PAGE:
Still18atheart Mon 29-Jul-13 13:10:37

Hahaha loving this thread.

Reminds me of when I was about 3yo and I went to a childminder who was teetotal and frequent drinking holes very much. On trips out we used to pass pubs which me and my parents went to for Sunday lunches. So there was me pointing out all the best pubs to go to with particular recommendations going to the ones which had the best play areas.

HooverFairy Sun 21-Jul-13 08:37:47

Following on from Kacy - my year 7 class put together their Summer Reading lists last week, one task for this they had to which books they were looking forward to reading the most. When I checked one girl's list she had Fifty Shades of Grey on there, the worst part was that it was 'recommended' by another girl in the class. When I asked the girl if she had actually read it, she replied "no, but my mum reads it all the time. Its on my list so I've only put two more books on there because it takes so long to read. My mum has had it for year now and still hasn't finished, she has to read it in the bedroom on her own so she can concentrate and only dad is allowed in there to help her".

AARGH! I was howling, I'm dreading parents eve!

chesterberry Sat 06-Jul-13 18:15:42

When I was a student teacher I was teaching a lesson in which the class (year 5 so 9/10) were learning about the respiratory system. When I pointed out the diaphragm a very sensible girl's hand shot up, "Miss, my mum's got a diaphragm in her underwear drawer."

Needless to say I had to stage a coughing fit so I could leave the classroom for five minutes!

kacey71 Sat 06-Jul-13 07:49:42

I asked my class to write about their hopes and dreams for the year ahead. A Y4 girl wrote, "I want to read three really big books this year. I'm getting them with my Christmas money. One is called Fifty Shades of Grey, one is Fifty Shades Darker and I can't remember the other one." Her Mum was mortified!

SleeplessInBedfordshire Fri 05-Jul-13 22:58:34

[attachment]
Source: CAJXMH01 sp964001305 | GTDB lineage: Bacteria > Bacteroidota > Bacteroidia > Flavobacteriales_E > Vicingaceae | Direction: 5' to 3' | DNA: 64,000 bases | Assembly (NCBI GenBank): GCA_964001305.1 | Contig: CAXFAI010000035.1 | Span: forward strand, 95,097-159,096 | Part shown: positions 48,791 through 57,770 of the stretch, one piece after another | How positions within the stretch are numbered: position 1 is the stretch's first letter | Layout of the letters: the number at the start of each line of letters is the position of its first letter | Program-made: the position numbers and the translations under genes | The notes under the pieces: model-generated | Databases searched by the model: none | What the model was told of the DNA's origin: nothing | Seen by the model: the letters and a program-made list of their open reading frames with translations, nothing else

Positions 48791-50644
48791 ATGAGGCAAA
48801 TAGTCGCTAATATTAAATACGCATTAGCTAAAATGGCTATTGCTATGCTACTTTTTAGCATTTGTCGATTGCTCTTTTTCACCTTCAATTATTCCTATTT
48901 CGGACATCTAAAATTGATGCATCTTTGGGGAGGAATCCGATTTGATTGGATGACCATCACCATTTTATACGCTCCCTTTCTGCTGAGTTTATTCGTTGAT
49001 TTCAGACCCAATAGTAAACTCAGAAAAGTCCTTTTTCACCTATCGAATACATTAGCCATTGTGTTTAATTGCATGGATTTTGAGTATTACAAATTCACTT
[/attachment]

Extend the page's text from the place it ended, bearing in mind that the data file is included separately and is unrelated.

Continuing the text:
Me and mum found an old exercise book of mine from about age 9 where I had to answer a science question at school. It was along the lines of... Why do animals give birth to a whole litter of babies, when humans tend to only give birth to one? I'd answered, short and sweet, "Humans can't cope with more than one child at a time". I got a huge red tick and "Good answer!"
Mum was pretty embarrassed (about 15 years late)

WafflyVersatile Mon 17-Jun-13 00:45:03

My mum was a bit annoyed with:

'...a party at my auntie's house. Uncle Albert was there. He told dirty jokes and everybody laughed.'

And very glad it wasn't my dad who saw:

'.... this weekend my grandad died. He was my daddy's daddy. It is very sad....'

above this story was my drawing of my grandad lying dead at a bus stop.

Lara2 Sun 16-Jun-13 11:01:19

When DS2 was 8 his dad was late taking him to school, DS1 said "Tell them your dad's incompetent" So DS2 marches in and says loudly, "Sorry I'm late, my dad's incontinent"!!!grin

makemineamalibuandpineapple Sun 24-Feb-13 16:19:17

My DS(7) at the time was telling me about some of the kids at the school and what they had been up to. "And then they shagged" he said!! confused

After a bit of confusion, I worked out that he thought shagging meant kissing!!

toomuchicecream Sat 23-Feb-13 16:51:27

Year 4 class writing their own rules for living (inspired by the 10 Commandments). Lots of ideas like do not fight, be kind to your family etc. One boy included "Do not light pubic fires." I think he'd missed an l out...

Masai Thu 16-Aug-12 08:47:10

A few years ago i was looking after my friends three sons and we were all sitting down to dinner, with my two daughters. As we were eating i asked all the kids how school had been that day.

Friends middle son aged five perked up "i had sex today"

(it was a girl in his class giving him a kiss and running away!)

JennerOSity Sun 12-Aug-12 15:23:40

Hilarious stories, so funny I am feeling very brave even contemplating adding anything to it...

In my primary school, class full of 10/11yo kids. Two kids (a boy and a girl) were bickering while teacher had stepped out of the room. Both kids were confident types and neither was going to back down.